Box turtles prefer a humidity level of around 60%. You can maintain this through daily misting, as well as by using a substrate that retains some moisture.

Substrate

The substance that lines the bottom of your box turtle's habitat is called substrate. It aids in the preservation of humidity and the turtle's drive to burrow. It can also improve the appearance and feel of the enclosure. As a result, choose a substrate that closely resembles the turtle's natural habitat. Chemical-free topsoil, leaves, and moss are popular among gardeners. To allow your turtle to burrow, layer it at least 4 inches thick.

Food and Water

Box turtles require a wide diet since they are omnivores. Keeping them outside helps them to augment their diet with what they find in nature. Some things that can be provided are fresh vegetables, fruits, insects, low-fat meats, and pinky mice. Commercial box turtle diets are also available, however you should complement them with fresh ingredients.

To keep the turtle from eating its substrate, place the food on a plate, paver, or other surface. The majority of baby turtles require feeding every 24 hours, although some adults may require feeding every other day. Consult your veterinarian for the proper quantities for your turtle. At all times, clean water in a small dish should be available.

Common Health and Behavior Problems

Many turtles suffer from metabolic bone disease as a result of inadequate UVB exposure. This excruciating illness can result in weakening bones and even death.

Box turtles are prone to respiratory illnesses, which are caused by low humidity or cold temperatures. Wheezing, mucous around the mouth and nose, fatigue, and a lack of appetite are among symptoms. It might be a symptom of vitamin A deficiency if your turtle gets regular respiratory infections. If a turtle has a respiratory ailment, don't give it iceberg lettuce. It is loved by the animals, although it has practically little nutritional value.

Parasitic diseases are also common in box turtles. (Captive-bred kinds are substantially less vulnerable.) This form of illness doesn't often display symptoms, but a veterinarian who specializes in reptiles can identify it.

In addition, box turtles can have shell rot, which is a painful ailment caused by a bacterial or fungal infection. The shell will seem cracked or dry, and an unpleasant odor may be present.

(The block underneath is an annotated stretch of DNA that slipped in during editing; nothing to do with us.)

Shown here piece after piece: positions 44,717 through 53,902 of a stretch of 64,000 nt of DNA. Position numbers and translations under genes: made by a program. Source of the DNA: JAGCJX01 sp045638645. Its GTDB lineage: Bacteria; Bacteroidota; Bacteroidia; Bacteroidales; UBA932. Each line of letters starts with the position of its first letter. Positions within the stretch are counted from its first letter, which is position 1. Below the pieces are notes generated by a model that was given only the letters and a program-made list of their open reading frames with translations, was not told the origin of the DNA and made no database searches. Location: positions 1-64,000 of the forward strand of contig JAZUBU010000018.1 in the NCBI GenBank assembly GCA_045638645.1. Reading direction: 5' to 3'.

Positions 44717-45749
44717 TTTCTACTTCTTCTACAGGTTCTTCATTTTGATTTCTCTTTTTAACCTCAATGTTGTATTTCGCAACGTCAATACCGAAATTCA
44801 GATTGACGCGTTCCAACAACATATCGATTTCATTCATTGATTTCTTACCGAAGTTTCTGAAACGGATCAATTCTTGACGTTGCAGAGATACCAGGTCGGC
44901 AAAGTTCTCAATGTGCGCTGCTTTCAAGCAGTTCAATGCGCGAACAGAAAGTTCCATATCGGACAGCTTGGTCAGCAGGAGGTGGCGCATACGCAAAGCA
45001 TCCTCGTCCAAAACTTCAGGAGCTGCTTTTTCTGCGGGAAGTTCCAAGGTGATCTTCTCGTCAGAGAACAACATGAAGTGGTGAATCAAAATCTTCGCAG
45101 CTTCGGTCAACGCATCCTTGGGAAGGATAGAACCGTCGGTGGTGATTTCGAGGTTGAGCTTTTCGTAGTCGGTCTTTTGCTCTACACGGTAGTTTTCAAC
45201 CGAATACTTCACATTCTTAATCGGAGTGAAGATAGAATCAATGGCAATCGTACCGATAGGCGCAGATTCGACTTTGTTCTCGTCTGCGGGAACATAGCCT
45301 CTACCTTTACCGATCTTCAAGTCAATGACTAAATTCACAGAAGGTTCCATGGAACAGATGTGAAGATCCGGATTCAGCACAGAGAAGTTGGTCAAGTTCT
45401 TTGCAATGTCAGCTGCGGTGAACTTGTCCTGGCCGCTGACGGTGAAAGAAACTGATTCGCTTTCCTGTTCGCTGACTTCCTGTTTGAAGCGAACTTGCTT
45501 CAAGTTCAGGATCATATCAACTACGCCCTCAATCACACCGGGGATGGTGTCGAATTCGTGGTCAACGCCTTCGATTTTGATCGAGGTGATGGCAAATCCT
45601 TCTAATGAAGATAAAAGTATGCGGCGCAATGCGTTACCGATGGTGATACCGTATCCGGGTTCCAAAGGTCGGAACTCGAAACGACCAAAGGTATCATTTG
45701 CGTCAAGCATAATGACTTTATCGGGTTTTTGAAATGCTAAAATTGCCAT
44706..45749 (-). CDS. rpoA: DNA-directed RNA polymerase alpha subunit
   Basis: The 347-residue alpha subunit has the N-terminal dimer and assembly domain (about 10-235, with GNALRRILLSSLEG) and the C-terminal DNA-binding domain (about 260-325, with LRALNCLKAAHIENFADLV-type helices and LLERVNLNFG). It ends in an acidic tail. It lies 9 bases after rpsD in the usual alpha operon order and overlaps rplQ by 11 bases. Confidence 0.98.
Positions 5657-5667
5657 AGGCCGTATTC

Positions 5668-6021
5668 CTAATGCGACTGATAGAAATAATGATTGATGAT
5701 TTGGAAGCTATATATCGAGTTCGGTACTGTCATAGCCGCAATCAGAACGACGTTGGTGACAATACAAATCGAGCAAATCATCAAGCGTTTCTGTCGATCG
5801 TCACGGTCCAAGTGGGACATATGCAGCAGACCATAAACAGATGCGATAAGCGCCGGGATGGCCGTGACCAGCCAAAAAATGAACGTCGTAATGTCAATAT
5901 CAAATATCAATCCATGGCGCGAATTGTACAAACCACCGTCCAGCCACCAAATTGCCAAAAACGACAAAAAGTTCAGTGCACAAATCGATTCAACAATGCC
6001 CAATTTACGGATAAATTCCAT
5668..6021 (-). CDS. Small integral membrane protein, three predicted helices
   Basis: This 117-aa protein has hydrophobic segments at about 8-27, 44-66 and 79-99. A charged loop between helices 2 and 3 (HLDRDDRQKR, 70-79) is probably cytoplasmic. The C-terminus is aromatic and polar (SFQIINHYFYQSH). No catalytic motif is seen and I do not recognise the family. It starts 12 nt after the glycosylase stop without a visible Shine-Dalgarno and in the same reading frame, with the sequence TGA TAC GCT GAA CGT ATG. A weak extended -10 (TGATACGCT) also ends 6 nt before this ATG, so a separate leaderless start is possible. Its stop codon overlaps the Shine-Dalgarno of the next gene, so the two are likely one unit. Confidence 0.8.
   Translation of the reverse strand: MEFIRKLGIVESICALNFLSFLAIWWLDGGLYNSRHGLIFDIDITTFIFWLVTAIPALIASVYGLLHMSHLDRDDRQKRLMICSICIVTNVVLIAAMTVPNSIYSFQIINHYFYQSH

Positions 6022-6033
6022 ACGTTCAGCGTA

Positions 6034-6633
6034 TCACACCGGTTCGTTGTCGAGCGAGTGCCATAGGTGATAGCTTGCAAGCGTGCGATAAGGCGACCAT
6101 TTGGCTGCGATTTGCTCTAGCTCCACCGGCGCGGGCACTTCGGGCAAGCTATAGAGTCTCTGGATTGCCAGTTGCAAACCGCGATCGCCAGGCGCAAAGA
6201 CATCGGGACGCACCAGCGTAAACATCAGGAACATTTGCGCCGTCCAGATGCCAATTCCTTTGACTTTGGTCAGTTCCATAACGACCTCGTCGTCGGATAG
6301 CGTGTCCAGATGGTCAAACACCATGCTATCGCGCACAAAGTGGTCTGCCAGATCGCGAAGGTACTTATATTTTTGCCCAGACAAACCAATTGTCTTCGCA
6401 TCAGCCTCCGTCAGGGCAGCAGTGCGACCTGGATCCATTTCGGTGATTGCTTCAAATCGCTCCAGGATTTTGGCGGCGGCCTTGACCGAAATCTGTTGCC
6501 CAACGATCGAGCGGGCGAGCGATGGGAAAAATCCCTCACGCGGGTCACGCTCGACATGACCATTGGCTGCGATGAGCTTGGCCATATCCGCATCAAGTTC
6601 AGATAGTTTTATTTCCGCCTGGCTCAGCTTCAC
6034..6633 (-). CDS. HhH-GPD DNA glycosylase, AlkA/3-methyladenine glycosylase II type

All of these ailments should receive treatment by a veterinarian.

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Choosing Your Common Box Turtle

Box turtle numbers are falling all across the world. As a result, many states have laws prohibiting the possession of wild box turtles as pets. One motivation to purchase a captive-bred pet box turtle from a reputable breeder or rescue group is the population fall. Another advantage is that you will be able to learn about the turtle's history as well as any health concerns. Furthermore, wild-caught turtles do not adapt well to confinement and frequently succumb to stress.

Know what to look for to guarantee a healthy turtle adoption. Any pimples or redness on the shell, mucus in the nasal region or mouth, or clouded eyes might be signs of a sick turtle. Also, check for a hard shell and no swelling on the turtle's body. Buying a box turtle in the fall or winter, when it should be hibernating, is likewise a bad idea. A new setting might be stressful at this time.

Different Species of Box Turtles

If you're interested in box turtles, check out:

Otherwise, check out that can be your new pet.

FAQ
  • How often do box turtles eat?

    Young box turtles eat daily. Older box turtles eat every two to three days.

  • When do box turtles lay eggs?

    Box turtles lay their clutch of eggs from May to June.

  • How long can box turtles go without water?

    While they can go for months without food, box turtles can only go 12 to 24 hours without water.